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Ocracoke 24, Lucky#13

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What I like to do is lightly spray the foamed areas with spray adhesive. Not much, just a dusting so the next part will stick, which is lining the area with "visqueen" (plastic sheeting). I use spacers in the waterways and limbers and drape the plastic into the stickum, pulling out wrinkles as I go. With the  area "buttered up" with plastic sheeting, I pour the foam and let it cure. Then I use a squirt bottle of lacquer thinner and release the plastic sheeting, with it's oozed out foam blob, from the spaces. The spray adhesive comes off easily and the plastic protected foam just lifts out as a block. Peel off the sheeting and you have a form fit foam block, that can be shaped with more water ways or simply dropped or glued back in position. Often I don't glue the blocks back in, simply hiding them under the sole (dry) once it's bonded down. I do this to limit the amount of foam in intimate contact with the wood and provided channels for moisture to fall down to the lowest portions of the bilge to be drained and pumped out. Additionally, if the foam is to remain enclosed or entombed forever, I like it to be sealed (neat epoxy) then glued  or placed in it's hole/compartment. I've dug out way too much soaked foam over the years to think it's not going to absorb much and the intimate contact thing has me dreaming about future rot issues.

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Hmmm. I never would of thought of that technique nor have i seen is described. Definitely sounds better than my method in regards to possible future rot issues. 

 

Next time...

Thanks

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What a great way to install foam, PAR. I repaired powerboats for many years and also experienced how poured in, or shot in foam would rot floors and stringers, and hold water. Boston Whaler type boats can soak up so much water that they can't even get on plane anymore. They are almost impossible to repair because of the way they are built. On more "traditionally" built boats, my solution was to cut and shape new flotation from solid polyurethane blocks that I purchased from my supplier.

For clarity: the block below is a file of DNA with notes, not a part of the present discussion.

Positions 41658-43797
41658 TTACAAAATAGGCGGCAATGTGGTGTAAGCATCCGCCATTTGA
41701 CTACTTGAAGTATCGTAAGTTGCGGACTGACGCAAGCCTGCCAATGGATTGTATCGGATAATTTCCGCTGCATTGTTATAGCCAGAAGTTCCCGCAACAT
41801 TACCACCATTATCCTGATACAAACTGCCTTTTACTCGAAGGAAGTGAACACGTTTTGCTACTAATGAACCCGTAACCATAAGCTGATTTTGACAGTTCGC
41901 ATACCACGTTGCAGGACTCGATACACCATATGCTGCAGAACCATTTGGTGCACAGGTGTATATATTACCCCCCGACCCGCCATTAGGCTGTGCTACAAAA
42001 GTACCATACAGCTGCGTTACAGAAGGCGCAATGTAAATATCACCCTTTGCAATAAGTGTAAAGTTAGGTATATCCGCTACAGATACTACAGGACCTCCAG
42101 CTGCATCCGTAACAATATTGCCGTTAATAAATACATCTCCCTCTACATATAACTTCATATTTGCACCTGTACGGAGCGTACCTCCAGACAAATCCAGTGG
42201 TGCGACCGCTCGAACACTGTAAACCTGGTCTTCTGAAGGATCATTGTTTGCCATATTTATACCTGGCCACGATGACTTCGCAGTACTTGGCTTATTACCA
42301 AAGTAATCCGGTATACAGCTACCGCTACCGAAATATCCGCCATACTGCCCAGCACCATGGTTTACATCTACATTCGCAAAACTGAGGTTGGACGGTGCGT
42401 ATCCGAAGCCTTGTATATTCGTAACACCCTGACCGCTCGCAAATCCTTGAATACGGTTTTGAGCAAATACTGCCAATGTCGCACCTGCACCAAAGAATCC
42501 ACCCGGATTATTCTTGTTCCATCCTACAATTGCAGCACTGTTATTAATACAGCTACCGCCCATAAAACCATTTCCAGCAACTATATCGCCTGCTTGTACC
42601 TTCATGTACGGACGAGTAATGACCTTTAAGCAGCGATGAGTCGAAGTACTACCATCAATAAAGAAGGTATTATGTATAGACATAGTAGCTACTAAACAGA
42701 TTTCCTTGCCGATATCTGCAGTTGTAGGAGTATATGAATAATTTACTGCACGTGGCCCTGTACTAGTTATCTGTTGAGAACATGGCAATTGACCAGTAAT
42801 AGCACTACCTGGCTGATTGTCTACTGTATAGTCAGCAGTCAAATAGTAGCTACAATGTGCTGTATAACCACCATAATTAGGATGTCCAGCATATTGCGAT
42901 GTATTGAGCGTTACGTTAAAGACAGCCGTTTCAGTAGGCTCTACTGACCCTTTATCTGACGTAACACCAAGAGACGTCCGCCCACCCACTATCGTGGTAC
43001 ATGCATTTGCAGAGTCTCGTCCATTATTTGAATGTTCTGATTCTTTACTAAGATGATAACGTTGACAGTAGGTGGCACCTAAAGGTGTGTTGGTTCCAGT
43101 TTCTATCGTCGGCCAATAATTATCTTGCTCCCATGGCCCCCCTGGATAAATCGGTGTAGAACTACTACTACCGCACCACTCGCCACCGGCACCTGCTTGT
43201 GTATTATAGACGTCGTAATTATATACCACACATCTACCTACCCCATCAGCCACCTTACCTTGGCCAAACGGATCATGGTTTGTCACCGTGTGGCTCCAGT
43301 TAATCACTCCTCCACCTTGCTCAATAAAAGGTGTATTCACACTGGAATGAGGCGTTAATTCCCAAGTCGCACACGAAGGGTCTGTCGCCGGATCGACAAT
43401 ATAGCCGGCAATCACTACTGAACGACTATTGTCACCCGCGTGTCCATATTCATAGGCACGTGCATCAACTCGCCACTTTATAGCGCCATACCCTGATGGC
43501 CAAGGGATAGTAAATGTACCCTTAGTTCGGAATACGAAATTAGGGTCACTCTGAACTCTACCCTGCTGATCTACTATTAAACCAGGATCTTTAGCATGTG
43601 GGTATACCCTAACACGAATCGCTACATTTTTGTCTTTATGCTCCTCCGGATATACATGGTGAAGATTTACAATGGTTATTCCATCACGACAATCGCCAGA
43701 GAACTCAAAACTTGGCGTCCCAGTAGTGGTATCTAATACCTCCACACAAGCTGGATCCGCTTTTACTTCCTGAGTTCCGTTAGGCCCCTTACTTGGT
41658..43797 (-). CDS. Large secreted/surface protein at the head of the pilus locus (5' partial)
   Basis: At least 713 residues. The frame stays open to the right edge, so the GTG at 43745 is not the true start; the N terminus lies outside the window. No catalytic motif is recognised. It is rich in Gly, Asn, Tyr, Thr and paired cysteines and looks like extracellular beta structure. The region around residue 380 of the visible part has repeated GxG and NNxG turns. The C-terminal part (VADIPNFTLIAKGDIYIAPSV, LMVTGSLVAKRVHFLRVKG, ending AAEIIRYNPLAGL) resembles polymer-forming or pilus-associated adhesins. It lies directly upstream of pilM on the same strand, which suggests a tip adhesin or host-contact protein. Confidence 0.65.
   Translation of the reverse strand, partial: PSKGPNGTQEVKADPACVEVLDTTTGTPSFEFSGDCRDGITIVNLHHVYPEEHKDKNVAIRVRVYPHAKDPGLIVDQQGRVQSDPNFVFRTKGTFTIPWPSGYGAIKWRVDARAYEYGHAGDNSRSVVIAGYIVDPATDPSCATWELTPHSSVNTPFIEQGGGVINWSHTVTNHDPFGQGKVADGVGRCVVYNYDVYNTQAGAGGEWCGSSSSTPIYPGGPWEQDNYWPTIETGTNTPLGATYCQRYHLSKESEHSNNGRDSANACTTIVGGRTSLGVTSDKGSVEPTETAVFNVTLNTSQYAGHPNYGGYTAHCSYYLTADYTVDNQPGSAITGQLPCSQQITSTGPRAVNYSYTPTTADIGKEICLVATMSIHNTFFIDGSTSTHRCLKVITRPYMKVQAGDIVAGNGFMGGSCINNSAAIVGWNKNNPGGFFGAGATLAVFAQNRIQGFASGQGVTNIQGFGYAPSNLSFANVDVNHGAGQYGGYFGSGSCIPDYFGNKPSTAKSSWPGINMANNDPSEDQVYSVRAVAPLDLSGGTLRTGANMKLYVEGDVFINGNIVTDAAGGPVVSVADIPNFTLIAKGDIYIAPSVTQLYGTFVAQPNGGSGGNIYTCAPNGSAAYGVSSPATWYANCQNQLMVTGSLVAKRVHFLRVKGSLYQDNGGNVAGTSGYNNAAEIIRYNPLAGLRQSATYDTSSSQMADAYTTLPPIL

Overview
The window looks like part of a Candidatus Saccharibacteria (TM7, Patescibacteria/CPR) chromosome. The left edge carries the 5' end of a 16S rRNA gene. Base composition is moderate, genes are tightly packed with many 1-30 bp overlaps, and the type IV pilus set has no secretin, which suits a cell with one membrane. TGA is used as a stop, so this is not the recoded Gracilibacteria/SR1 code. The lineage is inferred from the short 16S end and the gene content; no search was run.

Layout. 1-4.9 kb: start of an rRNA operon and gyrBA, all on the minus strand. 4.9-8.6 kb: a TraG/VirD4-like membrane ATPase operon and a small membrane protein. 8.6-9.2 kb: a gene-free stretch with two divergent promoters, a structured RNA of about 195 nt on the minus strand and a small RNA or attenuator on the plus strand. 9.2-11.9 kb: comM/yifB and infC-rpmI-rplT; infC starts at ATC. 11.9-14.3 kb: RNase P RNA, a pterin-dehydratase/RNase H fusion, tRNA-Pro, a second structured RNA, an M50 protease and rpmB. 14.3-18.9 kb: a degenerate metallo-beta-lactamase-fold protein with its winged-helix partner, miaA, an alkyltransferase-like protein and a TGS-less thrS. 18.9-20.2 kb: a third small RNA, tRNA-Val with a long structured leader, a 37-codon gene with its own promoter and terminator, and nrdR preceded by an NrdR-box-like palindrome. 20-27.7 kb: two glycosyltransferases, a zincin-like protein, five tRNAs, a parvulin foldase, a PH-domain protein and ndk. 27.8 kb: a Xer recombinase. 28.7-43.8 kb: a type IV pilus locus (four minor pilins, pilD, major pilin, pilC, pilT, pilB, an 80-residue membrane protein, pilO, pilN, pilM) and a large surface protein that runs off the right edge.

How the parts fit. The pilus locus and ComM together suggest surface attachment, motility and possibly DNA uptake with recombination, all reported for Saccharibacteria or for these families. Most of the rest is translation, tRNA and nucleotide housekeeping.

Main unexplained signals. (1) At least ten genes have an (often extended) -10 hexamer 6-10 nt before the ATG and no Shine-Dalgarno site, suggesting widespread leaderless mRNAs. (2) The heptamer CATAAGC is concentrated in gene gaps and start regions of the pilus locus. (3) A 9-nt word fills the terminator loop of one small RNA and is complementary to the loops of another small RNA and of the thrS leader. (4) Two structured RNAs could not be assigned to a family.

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Yes, that's a great idea!  it's worth it's own thread and some photos.  Wish I had known about it or researched it better before pouring foam. No going back now but i'm sure that there is adequate space for drainage and some standing bilge water under the foam.

 

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That's the same as me Chick, just to many repairs over the years. The bottom and sides of these foam "blocks" get channels carved into them, once the plastic sheeting is peeled off. Centerline channels, also athwartship ones to let moisture drain down the flanks into the centerline channel, etc. are what I focus on, then seal it up with epoxy.

 

Cutting glued together blocks work will too, though a lot more fitting and shaving compaired to a form fitting pour in process, probably just as effective I'd imagine. In these enclosed spaces, condensation will form, it's unavoidable, so the moisture has to go somewhere. My method just provides a path to the pump(s), while sealing up the foam.

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